Is there a more generous governing body than Fifa with a more fortuitous recipient than New Zealand soccer?

Then again, looks are deceiving. New Zealand has been left to wet-nurse Oceania, Fifa's poor zone, and is going down the plughole in the process.

Soccer, the undisputed world game, gives the All Whites what amounts to a free pass into a World Cup finals playoff qualification contest. This occurs despite the All Whites being short of world class.

Yet as the top team in Oceania, which means stuff all, the All Whites are assured of a two-game deal every four years, which this time means playing Mexico, who finished fourth in the Concacaf region.


It's a brief feast, lots of famine and nothing much to snack on in between for All Whites supporters, with little to attract the floating voter.

In other words, this apparently generous situation is not doing New Zealand soccer any good. It places all the attention on just two games every four years - with only one of those at home - rather than spreading it out over a competitive zonal competition.

Moreover, cut-throat World Cup matches against Australia should be the centrepiece of our soccer but that has been lost since the Aussies moved to the Asian zone. That situation is probably the most ridiculous part of how soccer has ended up being shaped in this region.

And when the All Whites do get to the big show, a la facing Mexico next month, they are underprepared.

The All Whites have a number of ways to improve. The first involves getting players into the world's best leagues, but they also need better opposition than will ever be found in Oceania.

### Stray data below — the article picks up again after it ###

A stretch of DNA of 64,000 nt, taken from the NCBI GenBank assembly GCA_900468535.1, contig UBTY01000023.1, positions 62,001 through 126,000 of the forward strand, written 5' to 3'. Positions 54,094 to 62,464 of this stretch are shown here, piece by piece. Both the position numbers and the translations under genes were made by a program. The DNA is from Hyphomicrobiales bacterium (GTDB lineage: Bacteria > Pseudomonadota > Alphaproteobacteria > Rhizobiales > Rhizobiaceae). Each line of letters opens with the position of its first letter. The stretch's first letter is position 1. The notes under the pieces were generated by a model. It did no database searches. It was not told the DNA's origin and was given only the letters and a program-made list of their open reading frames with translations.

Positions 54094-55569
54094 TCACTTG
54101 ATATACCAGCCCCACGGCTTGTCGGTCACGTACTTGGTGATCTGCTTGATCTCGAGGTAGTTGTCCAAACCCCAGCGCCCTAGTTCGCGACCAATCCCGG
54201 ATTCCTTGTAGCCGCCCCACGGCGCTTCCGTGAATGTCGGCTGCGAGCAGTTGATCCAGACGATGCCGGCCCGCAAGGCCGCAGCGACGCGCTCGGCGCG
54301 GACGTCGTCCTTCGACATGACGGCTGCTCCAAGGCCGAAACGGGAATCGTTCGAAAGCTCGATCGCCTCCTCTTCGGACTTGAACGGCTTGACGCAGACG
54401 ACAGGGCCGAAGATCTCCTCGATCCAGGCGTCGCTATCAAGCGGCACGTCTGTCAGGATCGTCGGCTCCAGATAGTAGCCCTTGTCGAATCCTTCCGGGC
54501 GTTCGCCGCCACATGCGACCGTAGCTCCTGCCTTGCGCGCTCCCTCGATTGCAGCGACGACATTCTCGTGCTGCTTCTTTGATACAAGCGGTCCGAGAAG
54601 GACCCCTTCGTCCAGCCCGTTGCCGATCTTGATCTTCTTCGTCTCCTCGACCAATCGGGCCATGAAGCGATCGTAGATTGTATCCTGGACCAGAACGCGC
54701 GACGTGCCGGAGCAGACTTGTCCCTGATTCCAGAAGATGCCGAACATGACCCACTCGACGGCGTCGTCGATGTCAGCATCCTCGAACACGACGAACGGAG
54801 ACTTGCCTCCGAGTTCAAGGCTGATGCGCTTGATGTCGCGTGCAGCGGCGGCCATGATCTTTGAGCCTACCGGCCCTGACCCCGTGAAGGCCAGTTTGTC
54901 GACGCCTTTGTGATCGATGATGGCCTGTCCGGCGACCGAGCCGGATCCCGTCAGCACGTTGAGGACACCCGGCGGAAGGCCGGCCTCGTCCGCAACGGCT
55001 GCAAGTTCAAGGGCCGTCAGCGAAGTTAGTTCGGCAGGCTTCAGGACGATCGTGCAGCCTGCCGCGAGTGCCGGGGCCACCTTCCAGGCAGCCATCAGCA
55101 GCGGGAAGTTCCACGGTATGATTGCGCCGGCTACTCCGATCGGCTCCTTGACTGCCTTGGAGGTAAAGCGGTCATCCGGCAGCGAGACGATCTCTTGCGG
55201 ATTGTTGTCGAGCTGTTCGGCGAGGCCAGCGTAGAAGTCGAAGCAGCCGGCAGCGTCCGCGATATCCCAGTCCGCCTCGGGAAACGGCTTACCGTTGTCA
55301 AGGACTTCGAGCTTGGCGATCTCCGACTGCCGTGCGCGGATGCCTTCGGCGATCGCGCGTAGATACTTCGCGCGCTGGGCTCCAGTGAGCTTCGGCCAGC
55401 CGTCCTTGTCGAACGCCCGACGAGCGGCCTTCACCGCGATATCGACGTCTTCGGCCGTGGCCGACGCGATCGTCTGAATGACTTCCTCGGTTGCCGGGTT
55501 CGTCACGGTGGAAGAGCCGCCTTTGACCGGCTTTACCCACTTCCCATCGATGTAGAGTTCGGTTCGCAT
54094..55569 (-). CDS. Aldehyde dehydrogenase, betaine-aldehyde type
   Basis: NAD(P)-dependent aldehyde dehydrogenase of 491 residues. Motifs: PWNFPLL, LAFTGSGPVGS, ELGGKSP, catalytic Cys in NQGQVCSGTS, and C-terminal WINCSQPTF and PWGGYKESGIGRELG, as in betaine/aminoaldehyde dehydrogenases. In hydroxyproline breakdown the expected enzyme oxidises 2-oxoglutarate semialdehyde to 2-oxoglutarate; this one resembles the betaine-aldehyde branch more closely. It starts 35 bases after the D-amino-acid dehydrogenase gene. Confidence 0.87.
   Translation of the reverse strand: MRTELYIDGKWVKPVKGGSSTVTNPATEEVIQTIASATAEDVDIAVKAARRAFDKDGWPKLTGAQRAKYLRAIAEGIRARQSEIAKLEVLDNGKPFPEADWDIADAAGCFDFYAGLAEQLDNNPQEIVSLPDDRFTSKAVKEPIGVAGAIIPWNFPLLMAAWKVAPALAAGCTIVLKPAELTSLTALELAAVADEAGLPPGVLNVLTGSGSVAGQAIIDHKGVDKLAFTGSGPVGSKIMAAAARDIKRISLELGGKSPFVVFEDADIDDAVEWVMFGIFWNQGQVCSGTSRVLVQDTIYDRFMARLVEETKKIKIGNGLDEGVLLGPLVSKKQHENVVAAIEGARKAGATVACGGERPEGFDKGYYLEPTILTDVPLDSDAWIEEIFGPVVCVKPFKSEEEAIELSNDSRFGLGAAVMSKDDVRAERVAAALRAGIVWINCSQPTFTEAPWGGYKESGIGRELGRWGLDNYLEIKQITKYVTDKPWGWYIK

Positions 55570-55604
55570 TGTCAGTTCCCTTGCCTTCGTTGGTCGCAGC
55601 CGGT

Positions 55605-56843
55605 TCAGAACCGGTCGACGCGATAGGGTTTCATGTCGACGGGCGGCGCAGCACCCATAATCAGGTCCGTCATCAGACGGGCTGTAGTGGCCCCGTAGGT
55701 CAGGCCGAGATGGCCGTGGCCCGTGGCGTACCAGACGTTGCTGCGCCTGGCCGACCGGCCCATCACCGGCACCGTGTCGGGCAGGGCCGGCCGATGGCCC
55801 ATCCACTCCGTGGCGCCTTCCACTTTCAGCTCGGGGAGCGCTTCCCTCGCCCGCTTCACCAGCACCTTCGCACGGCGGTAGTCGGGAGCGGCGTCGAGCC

Rather than really helping New Zealand, Fifa is using it to keep Oceania - the game's worst region by a long way - alive, although barely kicking.

At least in the past, New Zealand could lure decent club and international sides to this country, but that is no longer the case in cynical times.

The attention the 2010 World Cup campaign brought for soccer has largely gone to waste. Momentum is lost. The euphoria is a distant memory. The sport is treading water yet again - there is a pall of pessimism hanging over the Mexico games and the junior world tournament results have been embarrassing.

When you look at the teams who will miss out on next year's World Cup in Brazil, it is unfathomable that New Zealand get so close, almost as a right. Having to fight harder in the first place, and knowing there will be a high-profile qualification series every four years, would be a much better scenario for Kiwi soccer.

Fifa and New Zealand Football need to get their heads together to work out something more consistently exciting for the game here. As the 1982 miracle showed, the qualification process can be as wondrous, even more so, than what happens in the final tournament.

A key indicator has been the absence of public scrutiny around coach Ricki Herbert. He has muddled his way through the undergrowth since 2010 virtually unchallenged because no one outside the inner soccer fraternity cares two hoots. I can't claim to have the answer beyond the simplistic concept of integrating New Zealand into the Asian zone. Acknowledging that the current system doesn't work is a good start.

On the Mexican qualification games - maybe all is not lost. Soccer is the one football code where a team that is swamped can still win or draw. The All Whites were outplayed by Bahrain and still made the finals in 2010. During the finals in South Africa, they drew with world champions Italy even though all the statistical indicators showed they should have been annihilated.